Guide to Letting Property in France
15. Landlord Repairing Obligations on a French Rental Property
15.1. Minimum Condition Standards
In order to meet the minimum standards of occupation, the law states that the property must be ‘decent’ at the time of letting, and remain so during the course of the tenancy.
Unfortunately, the condition standards are not set out in a particularly detailed manner, and there is also poor enforcement of the standards.
In order to be ‘decent’ the property should not present any risk to the physical security or health of the occupants, and should be sufficiently provided with services and facilities that enable normal occupation.
In specific terms the law lays down the following standards:
- Structure of the property prevents ingress of water;
- Floors, staircases and balconies are in good condition;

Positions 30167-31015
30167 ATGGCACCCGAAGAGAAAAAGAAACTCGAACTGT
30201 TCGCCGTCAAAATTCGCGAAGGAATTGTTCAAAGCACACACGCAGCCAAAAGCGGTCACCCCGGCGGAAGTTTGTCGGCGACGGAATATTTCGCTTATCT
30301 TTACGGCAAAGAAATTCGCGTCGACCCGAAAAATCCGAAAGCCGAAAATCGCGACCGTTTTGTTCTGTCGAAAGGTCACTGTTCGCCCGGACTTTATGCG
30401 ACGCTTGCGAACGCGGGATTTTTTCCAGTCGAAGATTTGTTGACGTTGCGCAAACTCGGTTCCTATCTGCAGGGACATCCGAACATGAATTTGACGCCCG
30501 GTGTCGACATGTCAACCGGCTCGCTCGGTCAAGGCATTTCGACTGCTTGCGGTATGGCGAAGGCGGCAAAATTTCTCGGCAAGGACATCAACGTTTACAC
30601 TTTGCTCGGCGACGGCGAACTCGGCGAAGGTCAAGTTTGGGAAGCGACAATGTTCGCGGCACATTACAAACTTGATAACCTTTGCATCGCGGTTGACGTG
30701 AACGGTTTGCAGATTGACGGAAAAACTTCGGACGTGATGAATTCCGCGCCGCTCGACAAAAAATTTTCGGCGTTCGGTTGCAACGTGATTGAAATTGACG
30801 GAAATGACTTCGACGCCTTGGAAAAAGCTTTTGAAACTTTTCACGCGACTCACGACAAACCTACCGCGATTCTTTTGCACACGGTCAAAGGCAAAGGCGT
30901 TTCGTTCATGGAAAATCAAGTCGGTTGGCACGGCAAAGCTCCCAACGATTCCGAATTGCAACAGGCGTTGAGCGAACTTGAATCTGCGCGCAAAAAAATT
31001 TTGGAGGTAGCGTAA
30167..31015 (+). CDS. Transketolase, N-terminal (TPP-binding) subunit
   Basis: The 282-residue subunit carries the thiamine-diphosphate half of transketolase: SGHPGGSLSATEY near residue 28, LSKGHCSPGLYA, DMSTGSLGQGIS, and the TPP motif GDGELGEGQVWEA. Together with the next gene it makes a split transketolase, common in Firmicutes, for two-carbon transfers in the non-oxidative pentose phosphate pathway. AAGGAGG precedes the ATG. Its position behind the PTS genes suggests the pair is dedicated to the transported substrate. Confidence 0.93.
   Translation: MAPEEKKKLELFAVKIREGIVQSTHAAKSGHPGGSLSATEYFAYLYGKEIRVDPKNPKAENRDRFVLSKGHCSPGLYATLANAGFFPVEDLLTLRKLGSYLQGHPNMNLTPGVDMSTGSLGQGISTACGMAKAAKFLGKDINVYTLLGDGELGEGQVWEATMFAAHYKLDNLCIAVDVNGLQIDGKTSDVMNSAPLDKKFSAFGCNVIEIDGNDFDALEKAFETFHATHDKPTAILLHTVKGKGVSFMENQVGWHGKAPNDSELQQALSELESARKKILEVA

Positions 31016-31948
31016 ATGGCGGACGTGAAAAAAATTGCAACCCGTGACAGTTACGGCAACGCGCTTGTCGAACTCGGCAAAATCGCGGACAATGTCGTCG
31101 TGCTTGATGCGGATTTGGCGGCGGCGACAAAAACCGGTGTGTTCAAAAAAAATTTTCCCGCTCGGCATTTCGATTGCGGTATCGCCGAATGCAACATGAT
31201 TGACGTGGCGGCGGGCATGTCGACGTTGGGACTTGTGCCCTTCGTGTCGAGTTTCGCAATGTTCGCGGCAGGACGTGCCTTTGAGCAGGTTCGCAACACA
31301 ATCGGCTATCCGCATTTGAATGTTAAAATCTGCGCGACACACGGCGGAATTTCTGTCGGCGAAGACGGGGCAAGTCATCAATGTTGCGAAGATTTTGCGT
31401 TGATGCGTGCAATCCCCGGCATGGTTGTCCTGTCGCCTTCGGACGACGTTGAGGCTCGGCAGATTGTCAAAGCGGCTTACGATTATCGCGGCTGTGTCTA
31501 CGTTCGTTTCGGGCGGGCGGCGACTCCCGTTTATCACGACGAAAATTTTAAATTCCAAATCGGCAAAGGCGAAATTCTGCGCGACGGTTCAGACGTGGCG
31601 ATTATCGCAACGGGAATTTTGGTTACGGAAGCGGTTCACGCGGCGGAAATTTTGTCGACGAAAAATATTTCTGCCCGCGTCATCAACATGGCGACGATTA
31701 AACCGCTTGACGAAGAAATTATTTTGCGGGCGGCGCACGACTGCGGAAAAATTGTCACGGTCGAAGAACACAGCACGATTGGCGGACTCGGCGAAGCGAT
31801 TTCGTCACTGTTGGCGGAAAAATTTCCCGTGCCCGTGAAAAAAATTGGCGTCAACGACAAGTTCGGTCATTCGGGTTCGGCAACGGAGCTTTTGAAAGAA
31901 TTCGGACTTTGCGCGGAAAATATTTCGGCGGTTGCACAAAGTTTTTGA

- Safe supply of electricity and gas;
- Adequate electricity supply for lighting to all rooms;
- Ceilings in good state of repair to prevent falling material,
- Adequate ventilation;
- A permanent and safe means of heating is available;
- Adequate supply and pressurisation of cold water;
- Adequate means for evacuation of waste water;
- No risk from lead poisoning or asbestos;
- Kitchen with provision to install a cooking facility, and a sink with hot and cold water supply;
- Internal toilet which is separate from the kitchen, and shower or bath which allows washing in private with hot and cold water and evacuation;
- Where a letting consists of only one room then there is only a minimum requirement for a toilet (which may be external!) and a shower or bath is not obligatory if there is a kitchen sink!
Clearly, there is plenty of scope for interpretation in all of this and, at the end of the day, only a court of law could determine finally whether the standards were being met.
If there is any doubt a landlord can also request a certificat d'habitabilité from an architect, which would confirm that the property met the required standards.
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